When geek girl Elle Wittimer sees a cosplay contest sponsored by the producers of Starfield, she has to enter. First prize is an invitation to the ExcelsiCon Cosplay Ball and a meet-and-greet with the actor slated to play Federation Prince Carmindor in the reboot. Elle’s been scraping together tips from her gig at the Magic Pumpkin food truck behind her stepmother’s back, and winning this contest could be her ticket out once and for all—not to mention a fangirl’s dream come true.
Teen actor Darien Freeman is less than thrilled about this year’s ExcelsiCon. He used to live for conventions, but now they’re nothing but jaw-aching photo sessions and awkward meet-and-greets. Playing Federation Prince Carmindor is all he’s ever wanted, but the diehard Starfield fandom has already dismissed him as just another heartthrob. As ExcelsiCon draws near, closet nerd Darien feels more and more like a fake—until he meets a girl who shows him otherwise.
Oh my, this geeky Cinderella story is oodles and oodles of fun!
Elle is Cinderella — the unloved girl forced to wait hand and foot on her self-centered stepmother and awful twin stepsisters. Elle is still devastated by her father’s death, and seeks solace in the Starfield fandom, which she shared with her father and which helps her find meaning in life. She sees the cosplay contest as a possible path to freedom, with a prize that could help her fulfill her dream of escaping from her terrible life in Charleston and moving to LA to pursue a screenwriting career.
Elle is pretty disgusted by the casting of Darien in the lead role of Prince Carmindor. He’s a pretty-boy soap actor — how can he possibly do justice to such a noble, iconic character? She voices her opinion, loud and clear, on her Starfield-devoted blog… and suddenly, her followers and page views are through the roof.
Meanwhile, Elle and Darien meet-cute through an accidental text, and begin a texting relationship which escalates from silliness to true friendship and soul-baring, all the while not knowing each others’ true identity.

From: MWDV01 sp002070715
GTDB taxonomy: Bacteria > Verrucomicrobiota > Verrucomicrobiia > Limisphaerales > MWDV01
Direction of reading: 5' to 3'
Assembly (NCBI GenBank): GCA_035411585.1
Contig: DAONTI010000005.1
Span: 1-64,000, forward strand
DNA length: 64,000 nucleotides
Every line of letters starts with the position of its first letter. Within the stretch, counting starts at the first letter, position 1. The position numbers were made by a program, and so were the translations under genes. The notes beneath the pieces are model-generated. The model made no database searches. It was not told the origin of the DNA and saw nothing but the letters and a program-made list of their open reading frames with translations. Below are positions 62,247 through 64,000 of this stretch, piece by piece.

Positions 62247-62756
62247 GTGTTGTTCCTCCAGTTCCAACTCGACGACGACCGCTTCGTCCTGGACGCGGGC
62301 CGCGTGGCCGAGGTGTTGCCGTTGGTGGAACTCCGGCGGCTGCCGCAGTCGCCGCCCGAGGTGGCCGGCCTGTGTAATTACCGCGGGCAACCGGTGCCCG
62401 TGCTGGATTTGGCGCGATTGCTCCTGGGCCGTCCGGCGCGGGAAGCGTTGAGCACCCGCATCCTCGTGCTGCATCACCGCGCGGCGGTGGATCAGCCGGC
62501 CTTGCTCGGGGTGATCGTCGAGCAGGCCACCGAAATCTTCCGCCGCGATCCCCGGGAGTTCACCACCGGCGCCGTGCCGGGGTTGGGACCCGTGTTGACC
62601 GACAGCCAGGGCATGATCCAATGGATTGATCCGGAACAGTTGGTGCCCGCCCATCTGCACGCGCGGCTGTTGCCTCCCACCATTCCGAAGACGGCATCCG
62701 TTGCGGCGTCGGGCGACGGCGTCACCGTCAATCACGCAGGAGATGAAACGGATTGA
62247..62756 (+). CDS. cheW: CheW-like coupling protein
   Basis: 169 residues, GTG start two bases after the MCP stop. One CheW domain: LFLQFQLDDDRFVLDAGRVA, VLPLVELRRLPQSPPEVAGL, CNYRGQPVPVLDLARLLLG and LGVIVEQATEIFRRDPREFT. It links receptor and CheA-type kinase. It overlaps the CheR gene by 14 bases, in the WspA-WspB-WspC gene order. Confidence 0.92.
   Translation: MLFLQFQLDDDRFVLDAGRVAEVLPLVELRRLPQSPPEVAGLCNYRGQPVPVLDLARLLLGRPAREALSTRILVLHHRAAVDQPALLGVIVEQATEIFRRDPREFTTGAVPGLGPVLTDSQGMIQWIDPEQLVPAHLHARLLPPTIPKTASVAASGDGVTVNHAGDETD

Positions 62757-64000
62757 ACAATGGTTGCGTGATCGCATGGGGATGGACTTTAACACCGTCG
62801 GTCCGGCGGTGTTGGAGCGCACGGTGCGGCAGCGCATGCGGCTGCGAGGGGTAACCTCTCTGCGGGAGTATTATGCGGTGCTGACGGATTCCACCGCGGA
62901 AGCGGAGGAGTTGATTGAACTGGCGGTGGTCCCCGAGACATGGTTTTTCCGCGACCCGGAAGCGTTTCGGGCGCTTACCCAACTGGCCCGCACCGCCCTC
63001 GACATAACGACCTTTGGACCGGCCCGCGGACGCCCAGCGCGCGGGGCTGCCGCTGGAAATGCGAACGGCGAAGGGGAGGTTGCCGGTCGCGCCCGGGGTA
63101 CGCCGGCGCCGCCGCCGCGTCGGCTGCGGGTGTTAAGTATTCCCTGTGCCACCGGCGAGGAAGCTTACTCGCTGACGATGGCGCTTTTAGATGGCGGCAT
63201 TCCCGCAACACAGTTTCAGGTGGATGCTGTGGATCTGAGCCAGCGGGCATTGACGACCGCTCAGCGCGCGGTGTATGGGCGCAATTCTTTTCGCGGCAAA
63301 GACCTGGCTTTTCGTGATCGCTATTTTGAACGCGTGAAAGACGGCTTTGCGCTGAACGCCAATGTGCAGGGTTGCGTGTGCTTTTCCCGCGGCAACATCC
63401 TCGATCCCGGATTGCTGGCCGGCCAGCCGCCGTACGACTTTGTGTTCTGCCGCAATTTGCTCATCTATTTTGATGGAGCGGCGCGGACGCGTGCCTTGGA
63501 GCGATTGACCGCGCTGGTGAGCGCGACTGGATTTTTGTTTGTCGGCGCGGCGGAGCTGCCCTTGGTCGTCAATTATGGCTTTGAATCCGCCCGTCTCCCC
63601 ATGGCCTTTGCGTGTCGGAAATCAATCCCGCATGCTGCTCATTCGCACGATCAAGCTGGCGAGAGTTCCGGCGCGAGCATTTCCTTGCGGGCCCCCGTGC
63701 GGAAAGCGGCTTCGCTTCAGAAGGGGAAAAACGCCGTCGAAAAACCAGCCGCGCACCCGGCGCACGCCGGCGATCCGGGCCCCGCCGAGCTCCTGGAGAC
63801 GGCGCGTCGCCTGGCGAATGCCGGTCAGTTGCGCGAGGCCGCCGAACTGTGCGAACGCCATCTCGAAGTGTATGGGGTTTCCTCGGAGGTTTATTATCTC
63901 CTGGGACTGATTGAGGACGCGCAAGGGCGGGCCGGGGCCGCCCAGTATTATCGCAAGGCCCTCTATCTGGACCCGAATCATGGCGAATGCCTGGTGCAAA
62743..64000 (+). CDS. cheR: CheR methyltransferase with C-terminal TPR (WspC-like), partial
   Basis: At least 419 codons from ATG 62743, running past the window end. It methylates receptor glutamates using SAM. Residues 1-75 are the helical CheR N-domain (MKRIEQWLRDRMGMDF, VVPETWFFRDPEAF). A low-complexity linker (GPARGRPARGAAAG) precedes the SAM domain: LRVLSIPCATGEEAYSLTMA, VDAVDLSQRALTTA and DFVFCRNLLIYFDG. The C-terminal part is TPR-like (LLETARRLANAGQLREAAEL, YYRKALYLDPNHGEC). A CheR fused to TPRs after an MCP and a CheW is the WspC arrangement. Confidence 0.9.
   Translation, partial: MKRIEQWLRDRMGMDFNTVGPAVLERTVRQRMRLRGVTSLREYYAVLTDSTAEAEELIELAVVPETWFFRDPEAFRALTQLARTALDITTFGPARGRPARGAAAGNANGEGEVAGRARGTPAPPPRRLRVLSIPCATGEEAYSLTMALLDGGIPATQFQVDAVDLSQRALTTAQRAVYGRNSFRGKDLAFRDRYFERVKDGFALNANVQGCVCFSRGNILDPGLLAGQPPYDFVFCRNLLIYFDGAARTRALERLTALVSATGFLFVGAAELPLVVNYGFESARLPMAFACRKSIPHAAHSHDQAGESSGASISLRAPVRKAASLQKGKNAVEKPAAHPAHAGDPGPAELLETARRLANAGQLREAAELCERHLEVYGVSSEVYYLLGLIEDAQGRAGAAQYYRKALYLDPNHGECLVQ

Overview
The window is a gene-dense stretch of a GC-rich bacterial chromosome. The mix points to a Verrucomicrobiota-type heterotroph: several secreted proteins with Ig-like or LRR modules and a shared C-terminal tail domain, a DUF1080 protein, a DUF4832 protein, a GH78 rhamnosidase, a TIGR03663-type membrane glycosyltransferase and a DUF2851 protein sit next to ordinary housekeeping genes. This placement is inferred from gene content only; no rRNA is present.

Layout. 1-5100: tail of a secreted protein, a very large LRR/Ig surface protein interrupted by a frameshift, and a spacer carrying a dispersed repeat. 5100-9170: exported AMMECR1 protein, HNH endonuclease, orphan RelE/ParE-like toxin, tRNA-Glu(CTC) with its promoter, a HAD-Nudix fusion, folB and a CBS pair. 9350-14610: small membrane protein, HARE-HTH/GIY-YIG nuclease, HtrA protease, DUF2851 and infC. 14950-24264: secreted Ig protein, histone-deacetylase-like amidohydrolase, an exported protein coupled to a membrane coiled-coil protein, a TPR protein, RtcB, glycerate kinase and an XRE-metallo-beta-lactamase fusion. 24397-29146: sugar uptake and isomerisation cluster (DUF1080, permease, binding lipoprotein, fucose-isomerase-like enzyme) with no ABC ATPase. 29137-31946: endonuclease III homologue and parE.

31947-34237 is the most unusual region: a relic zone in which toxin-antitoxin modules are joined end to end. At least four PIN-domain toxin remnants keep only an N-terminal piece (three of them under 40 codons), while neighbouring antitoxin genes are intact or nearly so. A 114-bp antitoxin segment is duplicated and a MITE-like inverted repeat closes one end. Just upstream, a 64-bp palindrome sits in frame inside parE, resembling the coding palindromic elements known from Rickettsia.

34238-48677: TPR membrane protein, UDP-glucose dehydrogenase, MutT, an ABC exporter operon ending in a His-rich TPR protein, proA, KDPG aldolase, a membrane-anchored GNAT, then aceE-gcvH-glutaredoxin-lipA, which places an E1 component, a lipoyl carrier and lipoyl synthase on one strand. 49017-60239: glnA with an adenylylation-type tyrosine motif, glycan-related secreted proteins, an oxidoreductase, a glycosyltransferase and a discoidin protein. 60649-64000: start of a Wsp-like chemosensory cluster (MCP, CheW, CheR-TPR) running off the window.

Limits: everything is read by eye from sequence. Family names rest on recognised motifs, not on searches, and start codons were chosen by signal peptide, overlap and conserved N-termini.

This book is charming and funny in all the right ways, and yet manages to be deeper and more serious than the title and cute cover art might suggest. Both Elle and Darien have serious issues to confront about self-image and being valued for who they are and finding a place to fit in. Elle’s situation is much more dire, of course, as she lives with people who don’t love her and make her life hell. But Darien’s life isn’t perfect either, as his sudden fame results in betrayal by his one close friend, being considered a poser in the fandom (even though he’s been a devoted fanboy for years), and having no privacy while having to constantly put on a public face in keeping with his star status.
The relationship between Elle and Darien is sweet and funny, but equally wonderful is Elle’s growing friendship with her coworker Sage, and her belated discovery that one of her stepsisters isn’t the awful person she thought she was.
Geekerella has all sorts of wonderful shout-outs to the world of cons and fandoms:
As the green room door disappears behind us, I give it one last forlorn glance when a guy with thick brown hair and an even browner coat catches my eye.
“Gail!” I skid to a stop. “I think I see Nathan F–”
Gail yanks me toward herlike a yo-yo. “You can get him to sign your first-edition Firefly comic later.”
The author allows the characters to voice what draws people to their fantasy worlds and makes them so important: